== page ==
Hong Kong is bracing for a weekend of demonstrations including a human chain outside major subway stations on Friday and what authorities have called an illegal democracy march on Sunday.
The city, which has been battered by more than four months of anti-government protests, is facing a recession as a result of the impact the unrest has had on tourism and retail.
Hardline protesters have torched metro stations and Chinese banks and scores of shops they believe are linked to mainland China. Many businesses have been forced to close.
It has been two weeks since Carrie Lam, chief executive of the city, invoked colonial-era emergency laws banning face masks in the hope of quelling the protests, which instead unleashed some of the most intense unrest so far.
Despite relative calm over the last few days, prominent human rights activist Jimmy Sham was brutally attacked on Wednesday, in a move pro-democracy politicians said was meant to intimidate protesters and incite violence ahead of Sunday’s planned march.
On Friday, police rejected a permit request for the march, meaning it will be an illegal rally. However, thousands of people have defied police in the past to stage mass rallies, which often began peacefully but descended into violence at night.
Pro-democracy protesters have called for a 25-mile human chain outside metro stations on Friday night, and asked people to wear face masks in defiance of the ban.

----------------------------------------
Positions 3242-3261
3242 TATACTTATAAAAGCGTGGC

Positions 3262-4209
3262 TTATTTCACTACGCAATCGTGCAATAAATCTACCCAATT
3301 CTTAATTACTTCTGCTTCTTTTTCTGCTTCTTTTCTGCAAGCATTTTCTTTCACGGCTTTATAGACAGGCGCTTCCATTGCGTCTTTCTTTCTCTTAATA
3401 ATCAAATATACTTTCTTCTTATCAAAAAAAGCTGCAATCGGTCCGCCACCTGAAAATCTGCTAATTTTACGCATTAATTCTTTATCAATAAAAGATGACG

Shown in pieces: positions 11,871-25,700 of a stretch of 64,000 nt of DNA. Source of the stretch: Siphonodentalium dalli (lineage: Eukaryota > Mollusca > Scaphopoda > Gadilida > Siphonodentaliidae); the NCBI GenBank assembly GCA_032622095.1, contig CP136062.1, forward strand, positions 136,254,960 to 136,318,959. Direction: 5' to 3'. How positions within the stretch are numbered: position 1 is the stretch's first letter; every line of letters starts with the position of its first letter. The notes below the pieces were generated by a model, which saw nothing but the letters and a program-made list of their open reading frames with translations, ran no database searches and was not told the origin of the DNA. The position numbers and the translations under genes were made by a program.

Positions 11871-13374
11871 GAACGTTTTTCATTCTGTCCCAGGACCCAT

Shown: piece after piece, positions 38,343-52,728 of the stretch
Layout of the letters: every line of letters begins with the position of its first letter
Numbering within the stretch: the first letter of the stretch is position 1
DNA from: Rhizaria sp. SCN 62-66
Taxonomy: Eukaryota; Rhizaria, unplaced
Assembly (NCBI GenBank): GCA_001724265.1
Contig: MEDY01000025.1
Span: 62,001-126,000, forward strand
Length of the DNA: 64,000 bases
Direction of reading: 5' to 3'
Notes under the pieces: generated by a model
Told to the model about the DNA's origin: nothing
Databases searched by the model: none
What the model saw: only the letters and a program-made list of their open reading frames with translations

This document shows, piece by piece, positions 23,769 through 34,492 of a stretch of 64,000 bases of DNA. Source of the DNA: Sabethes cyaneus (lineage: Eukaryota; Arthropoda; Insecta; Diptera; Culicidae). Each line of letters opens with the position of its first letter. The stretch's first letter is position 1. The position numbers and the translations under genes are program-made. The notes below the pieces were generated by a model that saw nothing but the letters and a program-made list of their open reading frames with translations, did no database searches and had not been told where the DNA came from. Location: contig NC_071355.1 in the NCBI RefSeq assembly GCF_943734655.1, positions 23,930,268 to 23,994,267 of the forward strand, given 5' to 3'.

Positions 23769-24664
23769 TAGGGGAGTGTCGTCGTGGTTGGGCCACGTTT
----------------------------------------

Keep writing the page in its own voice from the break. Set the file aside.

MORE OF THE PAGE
During previous rounds of unrest, riot police and protesters have fought street battles, as police fired tear gas, rubber bullets and occasionally live rounds against brick- and petrol-bomb-throwing activists.
Two people have been shot and wounded by police and thousands injured. Police have arrested more than 2,300 people since June, many of them teenagers, and some as young as 12.
Many Hong Kong residents are angry with what they believe is excessive force used by police.
Hong Kong’s commissioner of police, Stephen Lo, said on Friday that his force was facing an unprecedented challenge.
“Our hearts are heavy; our responsibilities are immense. I remain steadfast in my conviction that we can weather the storm and restore the law and order for our city,” he told a ceremony for past fallen officers.
Ms Lam has refused to agree to the protesters’ five core demands: universal suffrage, an independent inquiry into police behaviour, amnesty for those charged, to stop describing protesters as rioters, and the formal withdrawal of a China extradition bill.
The extradition bill, which would have allowed Hong Kong residents to be sent to Communist Party-controlled courts for trial, was seen as the latest move to erode freedoms in the city and sparked the unrest.
Ms Lam has said the bill is now dead, but it has not been formally withdrawn.
Additional reporting by agencies